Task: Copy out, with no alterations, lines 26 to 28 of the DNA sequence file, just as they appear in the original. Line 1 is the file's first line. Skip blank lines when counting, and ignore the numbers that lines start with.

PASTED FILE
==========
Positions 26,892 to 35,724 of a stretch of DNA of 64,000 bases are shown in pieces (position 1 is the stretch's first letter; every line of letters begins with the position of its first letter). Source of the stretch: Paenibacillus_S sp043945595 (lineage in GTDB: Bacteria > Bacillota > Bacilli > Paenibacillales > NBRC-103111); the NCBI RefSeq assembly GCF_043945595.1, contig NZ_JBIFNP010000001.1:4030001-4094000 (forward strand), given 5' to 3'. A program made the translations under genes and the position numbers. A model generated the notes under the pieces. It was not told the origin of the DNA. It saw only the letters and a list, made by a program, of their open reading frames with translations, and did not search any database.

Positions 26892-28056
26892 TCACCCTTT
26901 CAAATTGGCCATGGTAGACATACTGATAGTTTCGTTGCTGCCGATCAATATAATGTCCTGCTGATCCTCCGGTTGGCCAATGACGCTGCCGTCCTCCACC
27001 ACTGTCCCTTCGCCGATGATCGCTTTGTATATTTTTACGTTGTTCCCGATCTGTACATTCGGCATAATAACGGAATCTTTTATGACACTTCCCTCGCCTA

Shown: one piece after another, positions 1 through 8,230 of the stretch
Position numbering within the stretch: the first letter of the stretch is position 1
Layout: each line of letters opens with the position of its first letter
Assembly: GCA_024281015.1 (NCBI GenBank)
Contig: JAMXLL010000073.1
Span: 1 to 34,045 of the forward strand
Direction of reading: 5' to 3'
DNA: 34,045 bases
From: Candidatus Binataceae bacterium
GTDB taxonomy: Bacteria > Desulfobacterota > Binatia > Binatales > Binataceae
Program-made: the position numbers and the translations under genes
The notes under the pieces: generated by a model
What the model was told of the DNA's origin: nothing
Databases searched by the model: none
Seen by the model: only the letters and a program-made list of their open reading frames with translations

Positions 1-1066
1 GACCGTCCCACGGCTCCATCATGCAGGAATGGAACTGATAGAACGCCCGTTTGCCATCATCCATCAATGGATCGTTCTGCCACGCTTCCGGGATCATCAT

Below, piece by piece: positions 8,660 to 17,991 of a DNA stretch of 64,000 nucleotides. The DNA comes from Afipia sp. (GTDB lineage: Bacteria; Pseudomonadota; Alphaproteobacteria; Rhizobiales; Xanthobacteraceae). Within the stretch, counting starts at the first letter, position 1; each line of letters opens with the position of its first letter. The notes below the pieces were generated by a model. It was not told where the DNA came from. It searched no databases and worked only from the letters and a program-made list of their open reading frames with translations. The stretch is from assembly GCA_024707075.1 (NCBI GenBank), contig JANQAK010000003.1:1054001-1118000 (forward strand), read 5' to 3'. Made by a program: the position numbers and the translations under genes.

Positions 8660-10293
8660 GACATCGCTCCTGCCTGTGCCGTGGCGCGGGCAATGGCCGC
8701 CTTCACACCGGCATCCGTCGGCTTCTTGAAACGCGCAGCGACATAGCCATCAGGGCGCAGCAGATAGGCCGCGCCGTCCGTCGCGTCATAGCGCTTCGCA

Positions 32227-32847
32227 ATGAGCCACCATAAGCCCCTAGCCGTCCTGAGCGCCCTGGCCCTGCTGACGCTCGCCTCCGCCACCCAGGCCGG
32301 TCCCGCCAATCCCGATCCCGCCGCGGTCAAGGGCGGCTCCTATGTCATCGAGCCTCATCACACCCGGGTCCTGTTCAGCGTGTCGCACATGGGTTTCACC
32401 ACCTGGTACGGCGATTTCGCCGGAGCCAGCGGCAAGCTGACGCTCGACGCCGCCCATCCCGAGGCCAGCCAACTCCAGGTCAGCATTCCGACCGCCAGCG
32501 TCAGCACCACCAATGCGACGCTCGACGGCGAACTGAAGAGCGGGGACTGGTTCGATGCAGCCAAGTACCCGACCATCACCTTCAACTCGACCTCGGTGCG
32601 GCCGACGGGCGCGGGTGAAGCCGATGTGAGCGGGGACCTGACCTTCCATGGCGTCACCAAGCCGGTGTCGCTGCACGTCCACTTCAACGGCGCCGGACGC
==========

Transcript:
8701 CTTCACACCGGCATCCGTCGGCTTCTTGAAACGCGCAGCGACATAGCCATCAGGGCGCAGCAGATAGGCCGCGCCGTCCGTCGCGTCATAGCGCTTCGCA

Positions 32227-32847
32227 ATGAGCCACCATAAGCCCCTAGCCGTCCTGAGCGCCCTGGCCCTGCTGACGCTCGCCTCCGCCACCCAGGCCGG